A ballad by Henry Clay Work, originally published in 1864
Researched by Betty Thomas.
Nicodemus the slave was of African birth and was bought for a bag full of gold; He was reckoned to be of the salt of the earth, but he died years ago very old. Twas his last sad request, so we laid him to rest in the trunk of an old hollow tree; "Wake me up" was his charge "at the first break of day, wake me up for the great jubilee."
He was known as a prophet, at least was as wise, for he told of the battles to come; and we trembled with dread when he rolled up his eyes, and we heeded the shake of his thumb. Though he clothed us with fear, yet the garments he wore were in patches at elbow and knee; and he still wears the suit that he used to of yore as he sleeps in the old hollow tree.
Nicodemus was never the sport of the lash, though the bullet has oft crossed his path; there were none of his masters so brave or so rash as to face such a man in his wrath. Yet his great heart of kindness was filled to the brim, he obeyed who was born to command; but he longed for the morning which then was so dim, for the morning which now is at hand.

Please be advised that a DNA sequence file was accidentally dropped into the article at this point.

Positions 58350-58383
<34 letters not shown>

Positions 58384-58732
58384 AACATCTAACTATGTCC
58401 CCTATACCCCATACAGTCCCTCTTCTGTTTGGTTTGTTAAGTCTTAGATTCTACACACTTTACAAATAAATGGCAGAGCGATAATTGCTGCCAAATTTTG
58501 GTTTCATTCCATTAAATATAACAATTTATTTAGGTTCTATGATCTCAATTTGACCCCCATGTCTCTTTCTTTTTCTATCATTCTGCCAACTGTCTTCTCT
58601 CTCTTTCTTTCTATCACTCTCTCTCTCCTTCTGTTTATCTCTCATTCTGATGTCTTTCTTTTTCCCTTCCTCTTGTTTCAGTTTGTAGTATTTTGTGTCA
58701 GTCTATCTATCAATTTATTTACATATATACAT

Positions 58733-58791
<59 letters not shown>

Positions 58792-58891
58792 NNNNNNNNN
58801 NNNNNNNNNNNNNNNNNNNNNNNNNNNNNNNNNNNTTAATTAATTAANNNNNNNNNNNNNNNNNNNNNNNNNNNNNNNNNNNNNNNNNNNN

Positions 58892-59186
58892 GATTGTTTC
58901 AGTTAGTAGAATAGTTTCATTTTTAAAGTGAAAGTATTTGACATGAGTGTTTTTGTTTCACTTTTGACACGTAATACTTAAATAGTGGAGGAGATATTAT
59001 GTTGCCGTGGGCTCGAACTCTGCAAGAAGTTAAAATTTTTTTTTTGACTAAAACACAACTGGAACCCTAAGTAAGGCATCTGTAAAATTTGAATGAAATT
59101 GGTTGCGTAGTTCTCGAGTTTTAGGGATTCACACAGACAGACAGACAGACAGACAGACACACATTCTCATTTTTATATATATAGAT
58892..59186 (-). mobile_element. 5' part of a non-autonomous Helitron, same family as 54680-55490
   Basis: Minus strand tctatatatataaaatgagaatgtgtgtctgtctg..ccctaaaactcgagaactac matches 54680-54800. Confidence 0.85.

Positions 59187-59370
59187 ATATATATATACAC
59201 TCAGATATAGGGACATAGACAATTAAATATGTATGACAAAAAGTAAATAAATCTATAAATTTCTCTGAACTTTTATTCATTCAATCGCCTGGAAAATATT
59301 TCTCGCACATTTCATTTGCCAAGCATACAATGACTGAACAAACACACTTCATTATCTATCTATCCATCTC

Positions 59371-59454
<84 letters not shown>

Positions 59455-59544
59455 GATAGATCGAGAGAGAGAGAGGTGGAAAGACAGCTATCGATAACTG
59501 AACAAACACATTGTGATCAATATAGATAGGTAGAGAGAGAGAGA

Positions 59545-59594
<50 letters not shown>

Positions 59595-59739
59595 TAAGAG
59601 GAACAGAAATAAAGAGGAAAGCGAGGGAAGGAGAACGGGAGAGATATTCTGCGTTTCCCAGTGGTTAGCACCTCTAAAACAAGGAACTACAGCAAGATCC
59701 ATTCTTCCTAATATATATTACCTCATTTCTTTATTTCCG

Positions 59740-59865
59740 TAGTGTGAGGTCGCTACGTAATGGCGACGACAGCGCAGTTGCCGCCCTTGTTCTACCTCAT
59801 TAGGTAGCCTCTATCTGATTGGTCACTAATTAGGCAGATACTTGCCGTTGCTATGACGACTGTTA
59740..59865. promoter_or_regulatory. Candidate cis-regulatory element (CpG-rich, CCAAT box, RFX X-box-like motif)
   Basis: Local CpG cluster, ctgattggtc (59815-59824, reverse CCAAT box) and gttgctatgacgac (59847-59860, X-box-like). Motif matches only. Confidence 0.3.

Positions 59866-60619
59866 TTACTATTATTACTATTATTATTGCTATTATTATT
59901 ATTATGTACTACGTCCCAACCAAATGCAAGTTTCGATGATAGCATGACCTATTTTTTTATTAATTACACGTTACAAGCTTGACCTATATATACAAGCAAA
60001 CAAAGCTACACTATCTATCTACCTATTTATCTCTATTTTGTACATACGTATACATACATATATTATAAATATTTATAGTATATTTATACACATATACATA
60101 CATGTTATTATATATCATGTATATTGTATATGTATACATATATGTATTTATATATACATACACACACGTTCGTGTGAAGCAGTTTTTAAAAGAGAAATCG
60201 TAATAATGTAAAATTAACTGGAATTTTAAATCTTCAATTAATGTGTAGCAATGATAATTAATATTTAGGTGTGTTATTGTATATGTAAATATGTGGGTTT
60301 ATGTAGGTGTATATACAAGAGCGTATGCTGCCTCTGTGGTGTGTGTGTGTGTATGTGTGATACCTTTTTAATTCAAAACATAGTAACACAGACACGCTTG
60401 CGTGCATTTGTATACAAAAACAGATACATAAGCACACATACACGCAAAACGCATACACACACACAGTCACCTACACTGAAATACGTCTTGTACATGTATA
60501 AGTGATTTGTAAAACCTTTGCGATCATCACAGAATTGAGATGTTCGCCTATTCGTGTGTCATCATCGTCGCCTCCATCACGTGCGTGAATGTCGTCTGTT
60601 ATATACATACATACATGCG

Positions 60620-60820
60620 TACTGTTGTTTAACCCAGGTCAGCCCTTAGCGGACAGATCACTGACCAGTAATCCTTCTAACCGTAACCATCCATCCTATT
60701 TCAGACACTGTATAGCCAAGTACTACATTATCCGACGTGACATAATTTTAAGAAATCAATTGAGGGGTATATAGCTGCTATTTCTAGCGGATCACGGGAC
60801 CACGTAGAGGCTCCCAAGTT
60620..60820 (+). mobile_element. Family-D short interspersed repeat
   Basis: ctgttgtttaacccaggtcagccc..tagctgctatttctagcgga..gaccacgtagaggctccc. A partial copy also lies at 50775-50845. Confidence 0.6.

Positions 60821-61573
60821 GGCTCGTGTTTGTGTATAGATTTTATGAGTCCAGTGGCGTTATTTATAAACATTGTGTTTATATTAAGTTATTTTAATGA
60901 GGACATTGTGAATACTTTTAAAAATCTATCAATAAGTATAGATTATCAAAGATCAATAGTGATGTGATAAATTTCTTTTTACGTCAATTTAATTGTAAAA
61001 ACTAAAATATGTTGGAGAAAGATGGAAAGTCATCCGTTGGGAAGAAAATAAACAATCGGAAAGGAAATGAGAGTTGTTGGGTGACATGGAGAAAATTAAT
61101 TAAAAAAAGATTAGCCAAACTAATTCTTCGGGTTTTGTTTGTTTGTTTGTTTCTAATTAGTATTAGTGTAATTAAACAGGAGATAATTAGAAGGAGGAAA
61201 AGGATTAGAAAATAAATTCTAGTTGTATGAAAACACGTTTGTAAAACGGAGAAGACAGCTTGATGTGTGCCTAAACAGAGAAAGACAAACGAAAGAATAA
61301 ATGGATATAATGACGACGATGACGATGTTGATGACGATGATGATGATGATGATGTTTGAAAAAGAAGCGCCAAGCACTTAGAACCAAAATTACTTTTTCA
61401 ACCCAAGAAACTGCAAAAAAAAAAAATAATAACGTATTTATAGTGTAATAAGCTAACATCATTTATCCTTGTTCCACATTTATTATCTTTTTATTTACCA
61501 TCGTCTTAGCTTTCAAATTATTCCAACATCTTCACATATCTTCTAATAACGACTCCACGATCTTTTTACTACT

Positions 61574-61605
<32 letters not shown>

Twas a long weary night, we were almost in fear that the future was more than he knew; twas a long weary night but the morning is near and the words of our prophet are ture. There are signs in the sky that the darkness is gone, there are tokens in endless array; while the storm which had seemingly banished the dawn, on hastens the event of the day.
(Refrain) The "good time coming" is almost here, it was long, long, long on the way. Now run and tell Elijah to hurry up pomp, and to meet us at the gum tree down in the swamp, to wake Nicodemus today.